“The Cat Who Saved Books”

In January 2023, the Japan Fans Book Club read “The Cat Who Saved Books” by Sôsuke Natsukawa. Japan Fan Elisa from Utrecht wrote a short book review.

Japanese cover of “The Cat Who Saved Books”

Cats in Japanese Literature

Cats have long held a revered place in Japanese literature, and Sosuke Natsukawa’s The Cat Who Saved Books follows in this grand tradition. I Am a Cat by Natsume Soseki is considered one of the earliest classics of modern Japanese literature and its 2021 English-language manga adaptation by Chiroru Kobato offers a perfect window into Meiji-era Japanese society. Junichiro Tanizaki’s highly influential novella A Cat, a Man, and Two Women, which was published three decades later, is another literary gem.

More recently, cats have featured prominently in the work of Haruki Murakami, most notably in Kafka on the Shore where one of the main characters can communicate with cats. In the past decade, English-language translations of The Travelling Cat Chronicles by Hiro Arikawa, The Guest Cat by Takahashi Hiraide, and If Cats Disappeared from the World by Genki Kawamura have all contributed to this storied lineage.

And now, Louise Heal Kawai has translated Sosuke Natsukawa’s The Cat Who Saved Books, a sweet and whimsical story perfect for readers of all ages who love cats and books. If you’re a fan of Japanese literature or cats, this is a book you won’t want to miss.

About the Author

Sôsuke Natsukawa is a well-known Japanese author and artist whose works often explore themes of hope and redemption. His most famous novel, “The Cat Who Saved Books,” was published in 2018 and has become a beloved classic in Japan, where it has been translated into several different languages.

The Story

“The Cat Who Saved Books” tells the story of a boy named Rintaro Natsuki and his cat Tiger.

Rintaro Natsuki has always lived a life of books, growing up with his beloved grandfather in a bookstore. However, after his grandfather’s passing, the bookstore must be closed for good. It is then that a talking tabby cat named Tiger appears, and whisks Rintaro and Sayo Yuzuki, a strong-willed girl from Rintaro’s high school, away on an incredible journey.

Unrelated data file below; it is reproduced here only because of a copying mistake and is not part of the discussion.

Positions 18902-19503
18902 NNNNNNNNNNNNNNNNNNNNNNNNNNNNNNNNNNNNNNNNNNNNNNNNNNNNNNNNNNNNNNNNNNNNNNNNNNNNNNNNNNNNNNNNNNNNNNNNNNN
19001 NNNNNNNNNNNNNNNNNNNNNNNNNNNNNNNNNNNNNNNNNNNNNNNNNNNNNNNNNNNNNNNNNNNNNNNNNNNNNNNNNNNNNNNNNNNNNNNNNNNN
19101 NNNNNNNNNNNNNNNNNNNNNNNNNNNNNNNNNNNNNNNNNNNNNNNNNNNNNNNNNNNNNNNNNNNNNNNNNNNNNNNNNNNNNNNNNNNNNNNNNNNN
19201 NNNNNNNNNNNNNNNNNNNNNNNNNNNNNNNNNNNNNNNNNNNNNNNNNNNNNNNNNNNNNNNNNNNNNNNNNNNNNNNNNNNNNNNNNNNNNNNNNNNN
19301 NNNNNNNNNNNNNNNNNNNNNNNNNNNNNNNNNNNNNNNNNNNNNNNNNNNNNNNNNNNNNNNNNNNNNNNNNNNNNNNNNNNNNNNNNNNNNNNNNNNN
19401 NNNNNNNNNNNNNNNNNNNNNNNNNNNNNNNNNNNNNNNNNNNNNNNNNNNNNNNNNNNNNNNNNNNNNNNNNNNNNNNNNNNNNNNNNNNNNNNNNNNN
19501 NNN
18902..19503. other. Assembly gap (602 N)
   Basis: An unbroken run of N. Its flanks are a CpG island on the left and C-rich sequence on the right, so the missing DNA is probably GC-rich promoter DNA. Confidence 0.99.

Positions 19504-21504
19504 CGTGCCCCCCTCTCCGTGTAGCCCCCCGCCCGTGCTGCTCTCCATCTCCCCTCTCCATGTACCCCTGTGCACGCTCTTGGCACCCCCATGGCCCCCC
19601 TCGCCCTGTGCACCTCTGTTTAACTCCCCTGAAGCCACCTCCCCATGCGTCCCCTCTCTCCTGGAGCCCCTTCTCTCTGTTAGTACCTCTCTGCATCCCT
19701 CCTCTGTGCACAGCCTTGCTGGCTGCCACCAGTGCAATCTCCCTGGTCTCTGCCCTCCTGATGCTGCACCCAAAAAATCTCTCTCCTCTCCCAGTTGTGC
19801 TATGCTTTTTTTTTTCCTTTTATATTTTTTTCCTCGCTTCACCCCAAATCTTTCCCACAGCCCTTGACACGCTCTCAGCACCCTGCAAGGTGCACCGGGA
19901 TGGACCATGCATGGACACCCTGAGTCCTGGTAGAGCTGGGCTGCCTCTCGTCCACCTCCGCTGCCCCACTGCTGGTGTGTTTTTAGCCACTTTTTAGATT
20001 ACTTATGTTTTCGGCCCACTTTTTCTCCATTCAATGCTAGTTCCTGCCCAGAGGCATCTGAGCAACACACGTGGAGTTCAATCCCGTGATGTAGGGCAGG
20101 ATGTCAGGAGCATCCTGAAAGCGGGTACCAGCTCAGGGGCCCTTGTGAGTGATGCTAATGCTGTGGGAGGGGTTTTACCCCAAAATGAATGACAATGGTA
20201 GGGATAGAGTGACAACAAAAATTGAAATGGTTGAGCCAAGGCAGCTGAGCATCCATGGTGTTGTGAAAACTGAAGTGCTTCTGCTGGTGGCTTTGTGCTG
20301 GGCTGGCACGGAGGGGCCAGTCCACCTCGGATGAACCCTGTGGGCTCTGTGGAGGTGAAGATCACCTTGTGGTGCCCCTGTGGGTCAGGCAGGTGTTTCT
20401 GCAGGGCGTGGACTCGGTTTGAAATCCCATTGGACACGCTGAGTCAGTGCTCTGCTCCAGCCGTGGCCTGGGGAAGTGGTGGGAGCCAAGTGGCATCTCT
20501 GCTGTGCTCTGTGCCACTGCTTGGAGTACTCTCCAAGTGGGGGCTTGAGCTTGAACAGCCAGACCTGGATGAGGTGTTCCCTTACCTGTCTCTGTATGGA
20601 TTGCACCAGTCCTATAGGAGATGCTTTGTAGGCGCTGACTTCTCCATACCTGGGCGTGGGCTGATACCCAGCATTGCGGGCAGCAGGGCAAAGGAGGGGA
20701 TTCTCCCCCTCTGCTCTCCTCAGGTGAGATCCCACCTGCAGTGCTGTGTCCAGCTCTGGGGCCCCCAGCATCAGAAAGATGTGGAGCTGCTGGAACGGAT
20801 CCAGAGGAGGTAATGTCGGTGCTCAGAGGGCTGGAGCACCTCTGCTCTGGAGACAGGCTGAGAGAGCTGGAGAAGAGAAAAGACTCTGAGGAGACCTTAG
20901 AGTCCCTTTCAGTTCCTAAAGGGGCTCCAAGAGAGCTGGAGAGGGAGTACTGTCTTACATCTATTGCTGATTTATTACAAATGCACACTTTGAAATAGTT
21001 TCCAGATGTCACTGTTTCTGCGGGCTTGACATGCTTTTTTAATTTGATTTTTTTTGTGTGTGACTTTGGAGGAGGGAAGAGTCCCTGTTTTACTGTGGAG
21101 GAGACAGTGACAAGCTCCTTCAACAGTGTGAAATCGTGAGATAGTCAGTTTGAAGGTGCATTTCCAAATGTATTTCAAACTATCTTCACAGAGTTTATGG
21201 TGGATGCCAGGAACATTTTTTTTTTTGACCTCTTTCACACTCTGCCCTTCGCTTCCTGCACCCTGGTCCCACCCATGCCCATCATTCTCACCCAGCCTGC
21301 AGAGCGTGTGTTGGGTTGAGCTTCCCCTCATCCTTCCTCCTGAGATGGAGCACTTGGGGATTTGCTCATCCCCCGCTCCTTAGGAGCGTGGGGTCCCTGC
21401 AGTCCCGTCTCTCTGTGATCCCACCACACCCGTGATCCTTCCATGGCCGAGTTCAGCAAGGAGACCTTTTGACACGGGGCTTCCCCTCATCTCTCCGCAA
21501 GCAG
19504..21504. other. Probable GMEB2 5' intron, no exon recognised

Their mission? To “save” books from four mysterious labyrinths and to convince the men at their center why books are truly so important. Along the way, they must brave obstacles, explore their own meanings of books and the power that comes with them, and discover the impact of books on humanity. Join these three unlikely heroes as they embark on a great literary adventure and save books from the unknown!

Symbolism and Themes

“The Cat Who Saved Books” is a story filled with symbolism and themes that are deeply rooted in Japanese culture. The book also touches upon the importance of books in Japanese culture and the need to protect and preserve the written word. This story serves to highlight the issue of declining literacy, and the ways in which the publishing industry and academia have failed to keep up with the changing times. It also serves as a critique of the capitalist market of ideas, which is dominated by the wealthy and powerful, leaving little room for alternative voices and perspectives.


“The Cat Who Saved Books” is a timeless story of courage and perseverance that brings to life the beauty and power of books. With its vivid characters and powerful themes, this book is sure to captivate readers of all ages. Natsukawa’s work is a perfect example of how literature can shine a light on the complexities of Japanese culture and provide a window into a deeper understanding of its people and history.

"The Cat Who Saved Books" book review by Japan Fans. Japanese Arts & Culture from the Centre of Utrecht, the Netherlands. Japans Cultureel Centrum Utrecht.

Japanese Title: 本を守ろうとする猫の話 (Hon o mamorō to suru neko no hanashi)

Written by Elisa. Literature student by day, book blogger by night, Elisa loves Japanese arts & culture, and therefore is proud to be a member of the Japan Fans. She lives in Utrecht, together with her cat Neko. She is also a member of the Japan Fans Facebook Group.